I assure you that "science" has a better concept of subatomic particles than you do.
talk72000
 
  1  
Reply Mon 6 Jun, 2011 12:01 pm
@maxdancona,
A photon would would either either push an electron to a higher orbit in an atom or knock it of orbit. That is basic chemistry. It takes a quantum of energy to move to different orbits.
zt09
 
  1  
Reply Tue 7 Jun, 2011 12:37 pm
@Tifinden,
Quote:
When is it dead, and when is it dead?


Depends on observer. From the point of view of a single photon there in no such thing as "when" at all.
north
 
  1  
Reply Tue 7 Jun, 2011 08:09 pm
@zt09,
zt09 wrote:

Quote:
When is it dead, and when is it dead?


Depends on observer. From the point of view of a single photon there in no such thing as "when" at all.


exactly

and that is what realivity is all about , the " observer " , but not the object its self, which is more important really
maxdancona
 
  1  
Reply Wed 8 Jun, 2011 06:02 am
@talk72000,
Quote:
A photon would would either either push an electron to a higher orbit in an atom or knock it of orbit.


Of course. But you don't need a photon to observe an electron. That is not at all what is happening here. Quantum physics breaks human intuition. The laws that subatomic particles follow just don't make sense.

You can say anything you want about photons, it is irrelevant to "explain" the odd results of these experiments.
0 Replies
 
maxdancona
 
  1  
Reply Wed 8 Jun, 2011 06:07 am
@north,
Quote:


and that is what realivity is all about , the " observer " , but not the object its self, which is more important really


You are confusing relativity with quantum mechanics. The rules are quite different (which leads to a great quest in physics to merge the two).

Saying the cat is alive to one observer and dead to another observer (which is a very relativistic way to look at it) is incorrect. For one thing, it doesn't explain the double slit experiment that DrewDad posted.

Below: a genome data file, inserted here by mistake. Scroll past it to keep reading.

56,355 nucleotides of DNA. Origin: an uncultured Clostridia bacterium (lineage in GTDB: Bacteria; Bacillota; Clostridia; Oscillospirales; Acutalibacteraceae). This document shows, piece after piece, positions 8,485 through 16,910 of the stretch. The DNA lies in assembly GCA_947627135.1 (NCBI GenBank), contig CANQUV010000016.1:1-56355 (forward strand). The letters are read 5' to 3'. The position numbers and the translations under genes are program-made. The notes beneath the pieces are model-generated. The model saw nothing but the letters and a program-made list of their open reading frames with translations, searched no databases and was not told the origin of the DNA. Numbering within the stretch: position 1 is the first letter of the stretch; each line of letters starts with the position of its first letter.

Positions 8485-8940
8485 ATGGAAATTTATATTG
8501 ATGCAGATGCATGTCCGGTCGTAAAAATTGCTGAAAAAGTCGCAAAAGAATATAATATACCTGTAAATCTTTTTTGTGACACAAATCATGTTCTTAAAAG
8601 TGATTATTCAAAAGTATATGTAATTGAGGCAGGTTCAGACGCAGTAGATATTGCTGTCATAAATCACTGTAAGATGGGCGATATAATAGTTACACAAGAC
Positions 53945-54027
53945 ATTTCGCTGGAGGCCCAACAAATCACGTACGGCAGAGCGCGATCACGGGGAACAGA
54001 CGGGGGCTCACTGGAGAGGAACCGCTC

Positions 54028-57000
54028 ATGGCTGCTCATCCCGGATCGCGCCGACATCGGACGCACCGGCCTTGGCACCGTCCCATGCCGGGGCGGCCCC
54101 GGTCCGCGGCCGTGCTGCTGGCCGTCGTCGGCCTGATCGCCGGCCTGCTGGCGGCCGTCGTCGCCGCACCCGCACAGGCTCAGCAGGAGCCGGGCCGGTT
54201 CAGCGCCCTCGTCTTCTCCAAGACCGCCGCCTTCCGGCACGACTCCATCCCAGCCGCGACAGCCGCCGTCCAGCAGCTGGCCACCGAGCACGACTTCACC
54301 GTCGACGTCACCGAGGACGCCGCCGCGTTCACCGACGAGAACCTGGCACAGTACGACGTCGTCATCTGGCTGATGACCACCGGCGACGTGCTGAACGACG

The way we look at it is that the cat is both alive and dead at the same time in any "frame of reference". I am using the term "frame of reference" because the term "observer" isn't helpful since the whole point is that the cat isn't being observed.
zt09
 
  1  
Reply Wed 8 Jun, 2011 06:49 am
@maxdancona,
Quote:
I am using the term "frame of reference" because the term "observer" isn't helpful since the whole point is that the cat isn't being observed.


And what if I say that as long as the S-cat is being observed by no observers (in other words if it does not interact with the surrounging matter) it does not exist. Can you prove the opposite? Smile
DrewDad
 
  1  
Reply Wed 8 Jun, 2011 07:20 am
@zt09,
Your proposal would violate the conservation law of mass/energy.

I can postulate all kinds of silly things, like magic rainbow unicorns that invisibly fly around painting everything, and while you can't disprove magic rainbow unicorns it doesn't really explain anything.
zt09
 
  1  
Reply Wed 8 Jun, 2011 12:36 pm
@DrewDad,
Quote:
and while you can't disprove magic rainbow unicorns it doesn't really explain anything


It does explain why nothing can exist without an observer and why reality havily depends on observer.
0 Replies
 
maxdancona
 
  1  
Reply Wed 8 Jun, 2011 08:57 pm
@DrewDad,
Quote:
Your proposal would violate the conservation law of mass/energy.


You are wrong DrewDad.

Mass and Energy are relativistic quantities meaning they are measured differently by different observers. Sure. there is the concept of rest mass (or invariant mass) in Special Relativity, but this concept has some difficulties in GR and decreases in expanding space.

The conservation laws in no way say that different observers will measure the same mass. This is simply a misunderstanding of the conservation laws.